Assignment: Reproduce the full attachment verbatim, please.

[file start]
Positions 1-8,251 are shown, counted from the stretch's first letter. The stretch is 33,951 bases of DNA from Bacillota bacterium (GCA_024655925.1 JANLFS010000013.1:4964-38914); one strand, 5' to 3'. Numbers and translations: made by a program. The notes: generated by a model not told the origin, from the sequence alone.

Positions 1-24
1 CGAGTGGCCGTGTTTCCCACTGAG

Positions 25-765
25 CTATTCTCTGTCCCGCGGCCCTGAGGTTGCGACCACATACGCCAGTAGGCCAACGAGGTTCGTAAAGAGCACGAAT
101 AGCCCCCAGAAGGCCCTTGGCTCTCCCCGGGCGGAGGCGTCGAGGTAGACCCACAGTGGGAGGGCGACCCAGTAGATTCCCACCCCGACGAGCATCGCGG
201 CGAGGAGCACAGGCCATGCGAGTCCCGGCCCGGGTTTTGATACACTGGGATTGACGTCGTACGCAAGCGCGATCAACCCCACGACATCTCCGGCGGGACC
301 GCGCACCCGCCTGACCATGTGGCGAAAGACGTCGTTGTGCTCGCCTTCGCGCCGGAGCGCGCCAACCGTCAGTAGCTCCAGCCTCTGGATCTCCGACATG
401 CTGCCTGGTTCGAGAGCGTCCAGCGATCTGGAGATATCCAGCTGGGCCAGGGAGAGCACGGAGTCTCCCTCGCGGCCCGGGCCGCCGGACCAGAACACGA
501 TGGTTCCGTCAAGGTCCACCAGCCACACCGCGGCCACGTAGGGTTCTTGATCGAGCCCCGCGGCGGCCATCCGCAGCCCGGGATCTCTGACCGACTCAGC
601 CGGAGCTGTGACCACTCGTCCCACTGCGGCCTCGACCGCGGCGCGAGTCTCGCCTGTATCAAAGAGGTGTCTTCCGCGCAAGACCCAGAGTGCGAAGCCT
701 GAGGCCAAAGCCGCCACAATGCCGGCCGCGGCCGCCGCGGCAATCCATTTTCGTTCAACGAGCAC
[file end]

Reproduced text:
Positions 1-8,251 are shown, counted from the stretch's first letter. The stretch is 33,951 bases of DNA from Bacillota bacterium (GCA_024655925.1 JANLFS010000013.1:4964-38914); one strand, 5' to 3'. Numbers and translations: made by a program. The notes: generated by a model not told the origin, from the sequence alone.

Positions 1-24
1 CGAGTGGCCGTGTTTCCCACTGAG

Positions 25-765
25 CTATTCTCTGTCCCGCGGCCCTGAGGTTGCGACCACATACGCCAGTAGGCCAACGAGGTTCGTAAAGAGCACGAAT
101 AGCCCCCAGAAGGCCCTTGGCTCTCCCCGGGCGGAGGCGTCGAGGTAGACCCACAGTGGGAGGGCGACCCAGTAGATTCCCACCCCGACGAGCATCGCGG
201 CGAGGAGCACAGGCCATGCGAGTCCCGGCCCGGGTTTTGATACACTGGGATTGACGTCGTACGCAAGCGCGATCAACCCCACGACATCTCCGGCGGGACC
301 GCGCACCCGCCTGACCATGTGGCGAAAGACGTCGTTGTGCTCGCCTTCGCGCCGGAGCGCGCCAACCGTCAGTAGCTCCAGCCTCTGGATCTCCGACATG
401 CTGCCTGGTTCGAGAGCGTCCAGCGATCTGGAGATATCCAGCTGGGCCAGGGAGAGCACGGAGTCTCCCTCGCGGCCCGGGCCGCCGGACCAGAACACGA
501 TGGTTCCGTCAAGGTCCACCAGCCACACCGCGGCCACGTAGGGTTCTTGATCGAGCCCCGCGGCGGCCATCCGCAGCCCGGGATCTCTGACCGACTCAGC
601 CGGAGCTGTGACCACTCGTCCCACTGCGGCCTCGACCGCGGCGCGAGTCTCGCCTGTATCAAAGAGGTGTCTTCCGCGCAAGACCCAGAGTGCGAAGCCT
701 GAGGCCAAAGCCGCCACAATGCCGGCCGCGGCCGCCGCGGCAATCCATTTTCGTTCAACGAGCAC